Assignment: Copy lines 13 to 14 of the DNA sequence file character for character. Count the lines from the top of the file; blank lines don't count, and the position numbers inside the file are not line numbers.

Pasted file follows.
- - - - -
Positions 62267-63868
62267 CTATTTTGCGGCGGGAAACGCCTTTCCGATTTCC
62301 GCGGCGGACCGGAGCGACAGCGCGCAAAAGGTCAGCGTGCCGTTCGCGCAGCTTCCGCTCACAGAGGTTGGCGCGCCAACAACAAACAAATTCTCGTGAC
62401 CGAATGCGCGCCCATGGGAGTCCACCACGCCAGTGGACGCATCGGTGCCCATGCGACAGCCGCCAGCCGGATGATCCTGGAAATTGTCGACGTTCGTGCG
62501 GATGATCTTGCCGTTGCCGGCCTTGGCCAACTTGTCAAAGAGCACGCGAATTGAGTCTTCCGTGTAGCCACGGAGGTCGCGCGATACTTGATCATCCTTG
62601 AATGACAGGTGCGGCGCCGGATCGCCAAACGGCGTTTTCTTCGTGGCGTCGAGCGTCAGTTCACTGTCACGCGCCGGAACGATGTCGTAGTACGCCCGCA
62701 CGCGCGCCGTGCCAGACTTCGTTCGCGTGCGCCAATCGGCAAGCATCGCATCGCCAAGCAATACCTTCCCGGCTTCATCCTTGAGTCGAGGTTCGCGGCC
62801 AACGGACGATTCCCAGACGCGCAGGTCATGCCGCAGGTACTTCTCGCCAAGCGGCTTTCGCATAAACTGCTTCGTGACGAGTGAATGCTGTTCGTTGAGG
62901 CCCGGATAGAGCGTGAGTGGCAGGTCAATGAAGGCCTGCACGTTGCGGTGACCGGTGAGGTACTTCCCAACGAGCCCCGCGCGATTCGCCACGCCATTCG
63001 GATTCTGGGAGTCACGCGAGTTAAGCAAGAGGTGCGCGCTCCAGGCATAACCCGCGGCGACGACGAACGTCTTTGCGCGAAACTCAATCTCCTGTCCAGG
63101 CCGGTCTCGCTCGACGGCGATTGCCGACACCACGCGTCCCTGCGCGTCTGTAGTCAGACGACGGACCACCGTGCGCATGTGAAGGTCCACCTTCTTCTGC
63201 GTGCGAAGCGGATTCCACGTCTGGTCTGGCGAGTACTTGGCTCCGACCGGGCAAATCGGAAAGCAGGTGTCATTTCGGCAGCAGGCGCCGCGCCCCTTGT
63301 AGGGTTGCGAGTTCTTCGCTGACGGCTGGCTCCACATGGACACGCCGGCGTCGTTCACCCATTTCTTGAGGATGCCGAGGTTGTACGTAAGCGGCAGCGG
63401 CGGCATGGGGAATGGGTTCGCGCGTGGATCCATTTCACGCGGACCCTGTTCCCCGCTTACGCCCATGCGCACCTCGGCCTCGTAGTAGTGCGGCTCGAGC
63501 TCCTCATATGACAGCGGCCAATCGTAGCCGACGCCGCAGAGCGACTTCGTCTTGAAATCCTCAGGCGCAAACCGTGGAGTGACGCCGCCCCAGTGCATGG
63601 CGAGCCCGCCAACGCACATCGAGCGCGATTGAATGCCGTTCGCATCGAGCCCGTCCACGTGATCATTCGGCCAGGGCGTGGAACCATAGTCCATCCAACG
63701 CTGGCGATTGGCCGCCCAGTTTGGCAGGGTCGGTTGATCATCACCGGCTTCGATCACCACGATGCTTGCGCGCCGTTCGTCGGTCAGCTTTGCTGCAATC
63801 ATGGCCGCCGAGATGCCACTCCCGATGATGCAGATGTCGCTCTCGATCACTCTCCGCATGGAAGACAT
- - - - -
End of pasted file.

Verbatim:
63301 AGGGTTGCGAGTTCTTCGCTGACGGCTGGCTCCACATGGACACGCCGGCGTCGTTCACCCATTTCTTGAGGATGCCGAGGTTGTACGTAAGCGGCAGCGG
63401 CGGCATGGGGAATGGGTTCGCGCGTGGATCCATTTCACGCGGACCCTGTTCCCCGCTTACGCCCATGCGCACCTCGGCCTCGTAGTAGTGCGGCTCGAGC